Word Choice



"We are a master of the words we think,
and a slave to the words we speak."
~Zen saying


I speak for a living. Words are my bread and butter. And even I have problems with word choice when it comes to dealing with conflict in the workplace. While we can't possibly control everything that comes out of our mouths, there are some words to AVOID and a way to practice a conversation if we know it's coming.



*Word to Avoid When Dealing with Difficult Co-Workers*

But, However, Although

These are actually all the same word. It is the use of one of these words that negates anything said prior to them. It sounds something like this:

"You're doing a really good job here, but...."

The listener automatically knows that what you said prior to the BUT is not true, or less true, than what you are about to say. It angers people because it feels manipulative (and that's probably because it is an attempt to manipulate better reception of your negative comment).

What to say instead? AND. "You're doing a really good job here AND here are some things you could do even better..." Makes all the difference.

Never and Always

These words are absolutes, and they diminish a person's inherent complexity when used to describe behaviors. It sounds like this:

"You are NEVER on time....You are ALWAYS late..."

This starts an argument, because this isn't true. You aren't using facts, you are essentially name-calling. If you need to discuss someone's behavior, it would behoove you to use FACTS or DATA instead of ABSOLUTES. This conversation may sound like:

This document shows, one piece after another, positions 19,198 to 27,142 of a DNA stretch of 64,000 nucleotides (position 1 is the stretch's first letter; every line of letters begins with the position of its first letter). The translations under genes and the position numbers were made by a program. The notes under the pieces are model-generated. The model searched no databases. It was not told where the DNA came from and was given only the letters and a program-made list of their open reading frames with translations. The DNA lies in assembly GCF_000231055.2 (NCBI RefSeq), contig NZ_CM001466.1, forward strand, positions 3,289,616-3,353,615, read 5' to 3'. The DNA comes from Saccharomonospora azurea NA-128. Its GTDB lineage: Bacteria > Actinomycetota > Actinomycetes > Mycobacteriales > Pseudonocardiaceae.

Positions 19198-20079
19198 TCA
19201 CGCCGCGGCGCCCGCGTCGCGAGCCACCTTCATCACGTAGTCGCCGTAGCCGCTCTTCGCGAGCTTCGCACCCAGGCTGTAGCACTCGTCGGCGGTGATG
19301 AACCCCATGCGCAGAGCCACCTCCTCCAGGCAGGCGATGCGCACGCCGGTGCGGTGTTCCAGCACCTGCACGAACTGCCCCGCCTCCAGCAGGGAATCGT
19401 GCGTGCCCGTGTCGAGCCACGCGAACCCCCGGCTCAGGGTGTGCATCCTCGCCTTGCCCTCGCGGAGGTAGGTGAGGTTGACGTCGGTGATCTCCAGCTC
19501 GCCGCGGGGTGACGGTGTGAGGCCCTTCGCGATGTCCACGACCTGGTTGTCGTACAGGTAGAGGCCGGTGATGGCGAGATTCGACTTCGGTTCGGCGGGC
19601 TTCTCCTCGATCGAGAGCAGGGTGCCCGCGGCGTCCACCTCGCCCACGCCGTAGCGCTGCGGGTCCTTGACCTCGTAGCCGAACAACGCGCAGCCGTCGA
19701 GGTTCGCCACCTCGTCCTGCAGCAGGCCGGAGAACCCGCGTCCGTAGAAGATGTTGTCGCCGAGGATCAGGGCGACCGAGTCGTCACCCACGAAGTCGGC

"You have been late four out of the last five days..."

Now, we can have a factual conversation instead of borderline slander.


Practicing Difficult Conversations

If you have the luxury of knowing a difficult conversation is coming your way, there are two ways to practice (and practice you must---going over this in your head in the car on the way in to work is NOT practice).

1. Have a mock conversation with someone you trust. It has to be someone you trust, because this is going to be embarrassing and it needs to be kept confidential. But if you have someone who can role-play the difficult co-worker in question, you have got yourself some workplace gold. Mine it.

2. Write it out. When we write long-hand (doesn't work using the computer), we engage our left and right brain simultaneously---creative meets logical. Powerful stuff. You may not say everything exactly as you wrote it when the actual conversation happens, but your odds are greatly increased, and as a side bonus, you relieve a lot of pent-up negativity in the process.

You may have certain words that get you riled. I know I am personally not a fan of the response, "Whatever." Do you have a phrase or word that upsets you? Share it below in the comments section so we all can benefit (and avoid their use in the future):
More on dealing with difficult co-workers?

Tone of Voice
Body Language
Mindset/Attitude
Listening Skills


Another solution? 60 Ways to Deal with a Pain in the Butt @ Work. Quick, insightful ideas for dealing with a difficult co-worker or boss. Guaranteed.




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